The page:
Everyone knows that it is common courtesy to be quiet during a tennis match. But really, it’s easier said than done. I was a soccer mom before I became a crazy tennis mom, and trust me, soccer mom’s aren’t quiet! So what is the secret to staying quiet during the match.
Why is it so hard to stay quiet? First there is the pure desire to cheer when there is an incredible shot even when the point isn’t finished, next there is the desire to say something when you don’t agree with a call or they have the score wrong. Finally, for many there is that uncontrollable urge to coach the player during the match. So the question remains, how do you stay quiet?
The simple answer to this is have a little self-control as well as respect for the players on the court and a respect for the rules of the game.
When a point is exciting it’s so hard to keep your mouth shut and your excitement contained. It is for admiration of the point we want to cheer or gasp, but we must remember, our reaction can effect the outcome of the point. Tennis is a game of extreme focus and the noise on the sidelines may distract the players. I am saddened to say that many people are well aware of these factors and use them to try and give the advantage to one of the players.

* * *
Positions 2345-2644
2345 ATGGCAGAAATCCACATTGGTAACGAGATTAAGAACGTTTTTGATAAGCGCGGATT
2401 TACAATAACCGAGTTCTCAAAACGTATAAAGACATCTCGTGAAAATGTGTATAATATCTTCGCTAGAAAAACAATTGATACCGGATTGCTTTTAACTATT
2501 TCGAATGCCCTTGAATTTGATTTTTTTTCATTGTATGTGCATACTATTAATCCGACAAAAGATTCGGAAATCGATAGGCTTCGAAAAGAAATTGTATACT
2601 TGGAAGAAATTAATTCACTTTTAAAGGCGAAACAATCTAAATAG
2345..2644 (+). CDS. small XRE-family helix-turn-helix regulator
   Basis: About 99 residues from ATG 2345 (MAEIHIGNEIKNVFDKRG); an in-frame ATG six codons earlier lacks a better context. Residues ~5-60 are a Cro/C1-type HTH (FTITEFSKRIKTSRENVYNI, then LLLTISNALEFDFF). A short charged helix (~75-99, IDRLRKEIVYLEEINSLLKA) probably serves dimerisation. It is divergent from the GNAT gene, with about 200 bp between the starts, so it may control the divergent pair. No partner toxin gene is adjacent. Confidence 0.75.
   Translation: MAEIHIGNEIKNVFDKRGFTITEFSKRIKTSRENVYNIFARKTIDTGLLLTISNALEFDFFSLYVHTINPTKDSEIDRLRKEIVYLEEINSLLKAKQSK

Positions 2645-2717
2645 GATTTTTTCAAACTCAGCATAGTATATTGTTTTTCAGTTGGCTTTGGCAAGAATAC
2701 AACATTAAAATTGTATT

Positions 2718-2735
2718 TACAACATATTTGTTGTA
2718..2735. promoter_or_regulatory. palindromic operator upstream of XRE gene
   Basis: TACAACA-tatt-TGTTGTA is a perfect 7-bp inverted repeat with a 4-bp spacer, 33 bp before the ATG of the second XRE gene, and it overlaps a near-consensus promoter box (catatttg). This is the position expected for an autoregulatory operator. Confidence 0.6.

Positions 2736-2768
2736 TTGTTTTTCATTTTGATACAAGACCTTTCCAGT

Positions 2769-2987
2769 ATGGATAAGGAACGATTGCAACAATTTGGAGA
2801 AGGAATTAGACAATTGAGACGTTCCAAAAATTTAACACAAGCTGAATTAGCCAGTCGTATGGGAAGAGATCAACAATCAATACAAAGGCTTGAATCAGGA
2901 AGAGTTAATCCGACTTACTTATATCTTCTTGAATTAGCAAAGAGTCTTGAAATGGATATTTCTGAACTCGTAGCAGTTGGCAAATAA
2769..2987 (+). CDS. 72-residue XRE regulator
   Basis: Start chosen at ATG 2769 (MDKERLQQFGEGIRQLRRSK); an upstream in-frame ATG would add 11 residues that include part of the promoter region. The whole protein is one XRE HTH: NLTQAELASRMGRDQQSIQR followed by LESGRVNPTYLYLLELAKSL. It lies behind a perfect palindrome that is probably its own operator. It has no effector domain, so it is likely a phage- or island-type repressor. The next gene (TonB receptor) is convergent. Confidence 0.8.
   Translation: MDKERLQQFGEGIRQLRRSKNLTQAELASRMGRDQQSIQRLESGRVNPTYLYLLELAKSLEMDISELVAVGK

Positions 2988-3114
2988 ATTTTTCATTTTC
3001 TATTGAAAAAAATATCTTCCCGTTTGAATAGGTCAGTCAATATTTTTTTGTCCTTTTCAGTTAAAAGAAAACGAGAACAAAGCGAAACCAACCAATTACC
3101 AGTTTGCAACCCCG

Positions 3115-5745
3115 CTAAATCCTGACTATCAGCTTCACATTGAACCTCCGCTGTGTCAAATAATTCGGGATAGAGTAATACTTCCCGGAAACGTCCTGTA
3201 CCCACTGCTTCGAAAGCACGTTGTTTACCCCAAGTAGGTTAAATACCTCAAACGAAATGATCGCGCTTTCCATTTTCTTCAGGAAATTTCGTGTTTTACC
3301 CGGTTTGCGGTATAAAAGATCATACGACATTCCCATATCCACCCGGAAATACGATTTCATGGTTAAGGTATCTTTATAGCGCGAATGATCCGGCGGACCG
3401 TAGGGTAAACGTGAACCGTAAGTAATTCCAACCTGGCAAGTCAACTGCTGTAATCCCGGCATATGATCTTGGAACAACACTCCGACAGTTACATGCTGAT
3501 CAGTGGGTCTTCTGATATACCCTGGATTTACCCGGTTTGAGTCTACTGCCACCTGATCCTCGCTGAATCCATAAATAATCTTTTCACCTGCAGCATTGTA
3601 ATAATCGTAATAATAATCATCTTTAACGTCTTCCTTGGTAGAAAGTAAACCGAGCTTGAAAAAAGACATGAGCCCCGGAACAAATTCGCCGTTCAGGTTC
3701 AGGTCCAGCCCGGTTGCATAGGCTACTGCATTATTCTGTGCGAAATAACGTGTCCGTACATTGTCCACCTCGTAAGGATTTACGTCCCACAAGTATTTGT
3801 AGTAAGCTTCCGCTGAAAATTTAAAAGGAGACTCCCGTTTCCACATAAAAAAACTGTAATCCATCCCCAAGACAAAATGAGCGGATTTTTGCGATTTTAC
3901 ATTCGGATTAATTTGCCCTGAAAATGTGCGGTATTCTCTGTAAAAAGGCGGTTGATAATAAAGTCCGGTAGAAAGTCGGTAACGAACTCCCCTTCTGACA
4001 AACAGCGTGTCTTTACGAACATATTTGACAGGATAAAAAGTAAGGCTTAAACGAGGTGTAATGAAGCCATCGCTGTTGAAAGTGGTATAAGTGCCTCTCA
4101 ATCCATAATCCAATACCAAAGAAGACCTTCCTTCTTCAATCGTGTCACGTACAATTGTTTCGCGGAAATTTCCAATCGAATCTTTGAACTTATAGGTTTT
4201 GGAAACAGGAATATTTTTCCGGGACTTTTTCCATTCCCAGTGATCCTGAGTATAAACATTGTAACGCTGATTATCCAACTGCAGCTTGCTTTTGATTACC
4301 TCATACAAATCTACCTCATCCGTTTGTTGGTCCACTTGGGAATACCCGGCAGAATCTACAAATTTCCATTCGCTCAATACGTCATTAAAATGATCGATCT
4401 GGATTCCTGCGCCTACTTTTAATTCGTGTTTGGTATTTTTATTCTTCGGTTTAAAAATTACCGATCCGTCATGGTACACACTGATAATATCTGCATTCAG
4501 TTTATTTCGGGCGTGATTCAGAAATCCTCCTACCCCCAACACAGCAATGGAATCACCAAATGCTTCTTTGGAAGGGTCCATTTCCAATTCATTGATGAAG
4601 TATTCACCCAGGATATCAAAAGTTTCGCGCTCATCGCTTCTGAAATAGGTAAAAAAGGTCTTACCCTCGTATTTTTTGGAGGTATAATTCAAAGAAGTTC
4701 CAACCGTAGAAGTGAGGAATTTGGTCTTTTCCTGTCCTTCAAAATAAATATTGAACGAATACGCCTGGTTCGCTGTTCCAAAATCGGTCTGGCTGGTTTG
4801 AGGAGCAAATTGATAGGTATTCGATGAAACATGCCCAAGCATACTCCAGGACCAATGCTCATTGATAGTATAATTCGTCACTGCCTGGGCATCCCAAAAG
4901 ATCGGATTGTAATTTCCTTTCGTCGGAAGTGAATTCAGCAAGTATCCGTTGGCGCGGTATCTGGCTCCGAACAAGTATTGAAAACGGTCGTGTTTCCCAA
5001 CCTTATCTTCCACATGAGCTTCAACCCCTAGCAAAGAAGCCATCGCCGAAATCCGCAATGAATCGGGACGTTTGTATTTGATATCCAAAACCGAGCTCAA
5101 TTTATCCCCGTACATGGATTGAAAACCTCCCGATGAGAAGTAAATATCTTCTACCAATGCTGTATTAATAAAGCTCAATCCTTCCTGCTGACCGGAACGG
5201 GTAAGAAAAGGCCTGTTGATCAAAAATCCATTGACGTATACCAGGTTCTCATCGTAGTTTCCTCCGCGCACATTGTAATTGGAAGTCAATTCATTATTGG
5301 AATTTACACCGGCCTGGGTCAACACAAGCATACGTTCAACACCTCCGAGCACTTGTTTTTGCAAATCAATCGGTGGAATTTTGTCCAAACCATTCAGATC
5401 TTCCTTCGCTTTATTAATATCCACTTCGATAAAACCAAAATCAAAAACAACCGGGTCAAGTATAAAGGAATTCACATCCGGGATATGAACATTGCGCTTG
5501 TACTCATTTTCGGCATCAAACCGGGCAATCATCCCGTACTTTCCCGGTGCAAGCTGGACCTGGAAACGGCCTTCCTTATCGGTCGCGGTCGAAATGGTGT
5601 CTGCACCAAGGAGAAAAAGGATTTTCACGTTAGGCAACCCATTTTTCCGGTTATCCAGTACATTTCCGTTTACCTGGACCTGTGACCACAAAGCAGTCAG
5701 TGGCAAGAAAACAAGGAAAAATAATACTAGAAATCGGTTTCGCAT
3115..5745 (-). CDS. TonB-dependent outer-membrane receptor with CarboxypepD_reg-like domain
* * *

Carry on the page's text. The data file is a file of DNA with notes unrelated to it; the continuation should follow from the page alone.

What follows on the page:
Respecting the rules of the court is by far the most important reason to stay quiet during a tennis match. Simple truth, it is cheating to tell the player if a ball is in or out, to tell them the score or coach the player during the match. It is that simple, if you talk to the player on the court to say anything other than admiration for a shot or point you are cheating. If you are the parent of a junior tennis player, I certainly hope you do not advocate cheating.
So what is the art of staying quiet during the tennis match. I have found that backing away from the court is the most effective tool to staying quiet. If you are having trouble staying quiet and playing within the rules of the game back away from the court. A little distance will do you alot of good. Sitting with my hands clasped gently infront of my mouth has been the most effective tool for me (I look like I’m praying, which often I am, praying I can keep my mouth shut). My son calls it my pose and it is his favorite way for me to watch him play. He claims that I tend to wear my emotions on my sleeve and when I cover my mouth he can’t read my expressions. I think it is just a good reminder to keep the lip zipped.
I know an awful lot of USTA Junior parents who could use a lesson or two in remembering to keep it zipped. It’s your child’s game and not yours. You are the example for your child so make sure the example you set is a good one, make it an example of respect for the players, respect for the rules, and respect for the game.